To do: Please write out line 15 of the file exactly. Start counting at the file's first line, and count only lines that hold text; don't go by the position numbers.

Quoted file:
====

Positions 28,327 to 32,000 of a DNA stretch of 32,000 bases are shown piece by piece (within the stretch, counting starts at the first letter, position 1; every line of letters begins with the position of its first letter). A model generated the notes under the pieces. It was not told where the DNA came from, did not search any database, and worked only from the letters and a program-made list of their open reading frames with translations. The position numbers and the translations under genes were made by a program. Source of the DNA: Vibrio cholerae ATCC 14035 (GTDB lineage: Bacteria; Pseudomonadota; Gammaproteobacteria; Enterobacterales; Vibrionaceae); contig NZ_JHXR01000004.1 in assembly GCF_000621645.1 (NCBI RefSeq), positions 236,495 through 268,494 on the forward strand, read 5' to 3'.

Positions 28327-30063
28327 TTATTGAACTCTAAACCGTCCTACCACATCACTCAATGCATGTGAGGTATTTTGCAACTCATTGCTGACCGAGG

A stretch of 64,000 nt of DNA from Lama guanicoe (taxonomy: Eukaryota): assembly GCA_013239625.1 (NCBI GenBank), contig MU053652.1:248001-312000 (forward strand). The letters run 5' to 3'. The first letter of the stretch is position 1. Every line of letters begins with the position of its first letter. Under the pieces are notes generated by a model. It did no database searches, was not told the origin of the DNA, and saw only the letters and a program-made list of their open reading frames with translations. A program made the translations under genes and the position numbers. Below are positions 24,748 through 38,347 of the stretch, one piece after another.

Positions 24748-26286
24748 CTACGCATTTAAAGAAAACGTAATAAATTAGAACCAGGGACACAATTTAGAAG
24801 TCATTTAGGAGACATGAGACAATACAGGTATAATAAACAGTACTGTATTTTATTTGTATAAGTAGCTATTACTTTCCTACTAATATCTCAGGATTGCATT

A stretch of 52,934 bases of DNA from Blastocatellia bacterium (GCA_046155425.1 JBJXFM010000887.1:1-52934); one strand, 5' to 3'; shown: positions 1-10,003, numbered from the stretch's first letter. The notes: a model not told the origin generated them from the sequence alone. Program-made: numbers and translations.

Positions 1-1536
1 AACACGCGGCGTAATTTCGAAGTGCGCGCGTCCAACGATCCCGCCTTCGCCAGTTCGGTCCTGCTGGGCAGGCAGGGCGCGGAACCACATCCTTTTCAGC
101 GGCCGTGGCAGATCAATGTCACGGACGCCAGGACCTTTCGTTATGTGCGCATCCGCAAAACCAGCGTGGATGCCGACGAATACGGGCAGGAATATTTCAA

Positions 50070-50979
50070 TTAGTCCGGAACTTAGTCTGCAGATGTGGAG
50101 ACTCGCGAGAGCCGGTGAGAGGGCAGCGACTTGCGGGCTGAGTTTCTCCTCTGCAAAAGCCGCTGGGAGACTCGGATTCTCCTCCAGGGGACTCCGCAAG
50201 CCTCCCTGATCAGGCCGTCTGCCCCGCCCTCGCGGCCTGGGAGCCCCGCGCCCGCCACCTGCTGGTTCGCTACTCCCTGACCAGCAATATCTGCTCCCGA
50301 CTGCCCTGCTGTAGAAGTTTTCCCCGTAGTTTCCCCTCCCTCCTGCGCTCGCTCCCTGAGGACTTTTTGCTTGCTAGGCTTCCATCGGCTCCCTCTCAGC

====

50201 CCTCCCTGATCAGGCCGTCTGCCCCGCCCTCGCGGCCTGGGAGCCCCGCGCCCGCCACCTGCTGGTTCGCTACTCCCTGACCAGCAATATCTGCTCCCGA